According to a report by Diane Bartz of Reuters on Friday, Judge Leon said during the hearing that “Healthcare is a very high priority for tens of millions of people. This is a matter of great public interest.” Bartz went on to report that, during Friday’s hearing, Jay Owen, a lawyer for the Justice Department,  urged the judge to consider avoiding further hearings, noting that the two sides as well as the deal’s critics had filed their arguments with the court. “The total record is adequate to make a ruling,” said Owen said. Further, Bartz reported, CVS attorney Enu Mainigi of the law firm Williams and Connolly LLP agreed, saying: “I would urge the court to consider whether those witnesses are appropriate.”

Judge Leon, a George W. Bush appointee, had said last December that he was concerned the department hadn't adequately addressed broader potential competitive harms raised by the merger, Kendall reported. But the judge did not halt CVS’s integration of Aetna’s assets, even while making clear that he wanted to spend additional time considering the settlement. “CVS had volunteered to Judge Leon that it would keep parts of its Aetna operations separate until he did so,” Kendall reported. A federal law called the Tunney Act requires the government to have proposed merger settlements approved by a federal court, which determines if the deal is in the public interest. If Judge Leon were to reject the settlement, the business deal could be placed in uncharted legal territory, as antitrust experts have said they couldn’t ever remember a judge forcing substantial changes in a Tunney Act review.

The Justice Department allowed a second similar health industry deal last year, Cigna Corp.’s purchase of pharmacy benefit manger Express Scripts. Since the department had challenged no part of that transaction, its decision didn’t produce a settlement requiring court approval.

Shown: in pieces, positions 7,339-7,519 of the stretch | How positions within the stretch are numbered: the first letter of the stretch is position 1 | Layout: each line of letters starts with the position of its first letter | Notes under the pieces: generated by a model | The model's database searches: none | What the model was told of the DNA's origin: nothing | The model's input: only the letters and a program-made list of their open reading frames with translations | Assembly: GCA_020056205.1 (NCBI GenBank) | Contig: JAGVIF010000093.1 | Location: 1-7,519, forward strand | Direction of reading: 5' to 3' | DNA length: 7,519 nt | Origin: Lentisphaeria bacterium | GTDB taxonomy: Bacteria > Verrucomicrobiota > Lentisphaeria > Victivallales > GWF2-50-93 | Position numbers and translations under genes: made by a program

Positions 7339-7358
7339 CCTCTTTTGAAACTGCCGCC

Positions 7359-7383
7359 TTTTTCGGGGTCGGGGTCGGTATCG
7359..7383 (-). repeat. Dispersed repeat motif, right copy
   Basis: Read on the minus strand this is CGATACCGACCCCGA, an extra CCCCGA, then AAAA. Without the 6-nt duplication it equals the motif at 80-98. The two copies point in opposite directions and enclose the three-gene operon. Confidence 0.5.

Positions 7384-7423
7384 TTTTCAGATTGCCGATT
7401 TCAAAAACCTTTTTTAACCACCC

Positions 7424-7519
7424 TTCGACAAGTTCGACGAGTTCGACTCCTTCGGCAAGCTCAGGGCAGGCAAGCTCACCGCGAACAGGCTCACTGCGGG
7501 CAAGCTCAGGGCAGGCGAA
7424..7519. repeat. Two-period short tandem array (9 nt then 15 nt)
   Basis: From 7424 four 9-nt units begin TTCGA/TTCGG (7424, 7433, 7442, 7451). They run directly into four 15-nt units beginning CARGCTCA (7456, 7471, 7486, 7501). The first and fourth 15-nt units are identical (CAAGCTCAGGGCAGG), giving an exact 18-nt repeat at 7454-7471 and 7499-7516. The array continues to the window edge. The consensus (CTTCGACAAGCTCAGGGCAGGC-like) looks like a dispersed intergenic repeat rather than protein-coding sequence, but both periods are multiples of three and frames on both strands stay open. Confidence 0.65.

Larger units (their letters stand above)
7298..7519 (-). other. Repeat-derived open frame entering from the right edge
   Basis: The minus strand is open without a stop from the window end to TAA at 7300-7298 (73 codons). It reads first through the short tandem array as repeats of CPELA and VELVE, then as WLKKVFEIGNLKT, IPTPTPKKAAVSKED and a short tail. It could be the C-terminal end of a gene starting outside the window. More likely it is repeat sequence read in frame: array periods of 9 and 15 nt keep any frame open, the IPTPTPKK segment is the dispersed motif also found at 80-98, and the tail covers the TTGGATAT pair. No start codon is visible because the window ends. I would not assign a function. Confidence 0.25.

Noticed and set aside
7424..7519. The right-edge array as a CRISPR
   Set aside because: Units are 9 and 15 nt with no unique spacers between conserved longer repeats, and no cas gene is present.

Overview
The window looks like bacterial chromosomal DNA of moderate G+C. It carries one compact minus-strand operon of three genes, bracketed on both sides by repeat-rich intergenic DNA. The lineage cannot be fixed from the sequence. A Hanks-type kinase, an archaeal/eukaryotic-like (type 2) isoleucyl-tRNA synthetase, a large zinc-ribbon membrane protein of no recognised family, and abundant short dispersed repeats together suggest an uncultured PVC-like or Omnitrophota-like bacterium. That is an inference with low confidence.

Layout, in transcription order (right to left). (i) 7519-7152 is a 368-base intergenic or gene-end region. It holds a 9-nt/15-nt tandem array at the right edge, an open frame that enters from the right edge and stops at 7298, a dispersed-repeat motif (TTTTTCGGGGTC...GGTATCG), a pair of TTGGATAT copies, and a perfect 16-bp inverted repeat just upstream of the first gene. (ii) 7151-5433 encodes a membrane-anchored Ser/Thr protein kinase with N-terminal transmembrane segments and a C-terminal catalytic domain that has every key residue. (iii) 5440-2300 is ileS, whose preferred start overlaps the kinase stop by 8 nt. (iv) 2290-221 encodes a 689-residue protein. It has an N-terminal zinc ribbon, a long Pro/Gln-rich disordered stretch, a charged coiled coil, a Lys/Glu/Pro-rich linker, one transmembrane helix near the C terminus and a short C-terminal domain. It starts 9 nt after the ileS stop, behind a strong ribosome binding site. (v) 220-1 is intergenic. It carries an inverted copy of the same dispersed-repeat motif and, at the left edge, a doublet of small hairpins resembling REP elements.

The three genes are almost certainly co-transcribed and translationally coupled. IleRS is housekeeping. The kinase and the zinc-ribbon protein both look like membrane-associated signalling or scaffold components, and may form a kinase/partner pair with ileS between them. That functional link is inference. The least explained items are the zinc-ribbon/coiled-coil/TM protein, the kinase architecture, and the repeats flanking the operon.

The WSJ’s Kendall reported that, “In court, lawyers for the government and CVS tried in vain to persuade Judge Leon that live witnesses weren’t needed and would only complicate the court’s review, which they argued should be narrow in scope. ‘That bus has already left the station,’ he responded.”

A CVS spokesperson declined to comment, The Hill reported. The Justice Department did not immediately respond to The Hill's request for comment, Frazin wrote, noting that “The merger closed in November and CVS and Aetna have already posted earnings as one company.”

All of this activity is taking place now despite the fact that the CVS/Aetna business deal had been fully approved by federal regulators back in November. As Healthcare Innovation Managing Editor Rajiv Leventhal reported on Nov. 28, “A little more than a month after the Department of Justice (DOJ) approved a $69 billion merger between mega-pharmacy retailer CVS Health and health insurer Aetna, the acquisition has officially been completed.” And he quoted CVS Health president and CEO Larry J. Merlo as saying in a statement, “Today marks the start of a new day in health care and a transformative moment for our company and our industry. “By delivering the combined capabilities of our two leading organizations,” Merlo said back then, “we will transform the consumer health experience and build healthier communities through a new innovative healthcare model that is local, easier to use, less expensive and puts consumers at the center of their care.”